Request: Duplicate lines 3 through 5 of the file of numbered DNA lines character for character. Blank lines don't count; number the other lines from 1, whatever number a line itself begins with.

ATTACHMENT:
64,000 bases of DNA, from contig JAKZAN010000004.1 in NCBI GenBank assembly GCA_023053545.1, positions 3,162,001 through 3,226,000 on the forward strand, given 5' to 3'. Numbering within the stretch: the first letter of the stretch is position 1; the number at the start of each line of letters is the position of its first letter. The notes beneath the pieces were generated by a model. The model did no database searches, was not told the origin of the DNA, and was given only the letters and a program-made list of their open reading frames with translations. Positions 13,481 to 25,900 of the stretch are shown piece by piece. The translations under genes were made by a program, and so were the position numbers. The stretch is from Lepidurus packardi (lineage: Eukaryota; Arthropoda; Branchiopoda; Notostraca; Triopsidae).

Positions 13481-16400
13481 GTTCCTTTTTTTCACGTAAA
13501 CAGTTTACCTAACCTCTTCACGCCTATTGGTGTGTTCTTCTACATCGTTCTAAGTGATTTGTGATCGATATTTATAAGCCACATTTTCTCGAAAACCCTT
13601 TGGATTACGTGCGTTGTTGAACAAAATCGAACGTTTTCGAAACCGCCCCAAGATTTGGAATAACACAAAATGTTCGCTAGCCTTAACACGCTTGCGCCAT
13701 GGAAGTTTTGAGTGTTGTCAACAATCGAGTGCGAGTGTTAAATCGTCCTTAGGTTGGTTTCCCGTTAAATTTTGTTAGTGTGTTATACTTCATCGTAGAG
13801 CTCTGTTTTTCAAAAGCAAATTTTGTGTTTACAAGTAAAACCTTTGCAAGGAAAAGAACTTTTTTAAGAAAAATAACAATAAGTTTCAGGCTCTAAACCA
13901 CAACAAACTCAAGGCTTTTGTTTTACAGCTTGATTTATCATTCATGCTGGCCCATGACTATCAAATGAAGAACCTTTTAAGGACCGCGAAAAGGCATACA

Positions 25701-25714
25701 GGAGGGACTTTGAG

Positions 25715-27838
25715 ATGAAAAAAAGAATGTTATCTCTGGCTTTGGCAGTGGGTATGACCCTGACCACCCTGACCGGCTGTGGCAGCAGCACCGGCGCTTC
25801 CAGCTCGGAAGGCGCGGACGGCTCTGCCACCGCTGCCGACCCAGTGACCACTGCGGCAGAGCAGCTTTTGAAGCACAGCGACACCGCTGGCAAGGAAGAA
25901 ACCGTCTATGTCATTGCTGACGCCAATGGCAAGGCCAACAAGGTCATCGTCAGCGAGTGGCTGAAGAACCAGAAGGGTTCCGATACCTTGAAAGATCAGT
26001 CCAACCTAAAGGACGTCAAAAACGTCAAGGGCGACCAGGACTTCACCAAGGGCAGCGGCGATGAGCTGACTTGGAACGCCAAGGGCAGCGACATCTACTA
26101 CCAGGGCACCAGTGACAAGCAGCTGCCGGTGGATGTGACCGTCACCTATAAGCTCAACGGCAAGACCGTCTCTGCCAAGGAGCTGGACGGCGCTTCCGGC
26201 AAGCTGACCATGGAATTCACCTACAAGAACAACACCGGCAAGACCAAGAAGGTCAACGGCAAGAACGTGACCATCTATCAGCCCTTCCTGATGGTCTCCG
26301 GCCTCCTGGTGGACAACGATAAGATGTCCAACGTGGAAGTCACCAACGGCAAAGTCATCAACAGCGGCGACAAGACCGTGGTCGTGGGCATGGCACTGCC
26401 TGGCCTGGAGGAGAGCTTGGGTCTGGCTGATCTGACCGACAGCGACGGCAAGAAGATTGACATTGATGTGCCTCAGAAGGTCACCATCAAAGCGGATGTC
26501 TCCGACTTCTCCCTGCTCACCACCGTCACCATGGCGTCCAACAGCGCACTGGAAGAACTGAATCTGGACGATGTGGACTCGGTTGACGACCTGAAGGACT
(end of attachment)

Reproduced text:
13481 GTTCCTTTTTTTCACGTAAA
13501 CAGTTTACCTAACCTCTTCACGCCTATTGGTGTGTTCTTCTACATCGTTCTAAGTGATTTGTGATCGATATTTATAAGCCACATTTTCTCGAAAACCCTT
13601 TGGATTACGTGCGTTGTTGAACAAAATCGAACGTTTTCGAAACCGCCCCAAGATTTGGAATAACACAAAATGTTCGCTAGCCTTAACACGCTTGCGCCAT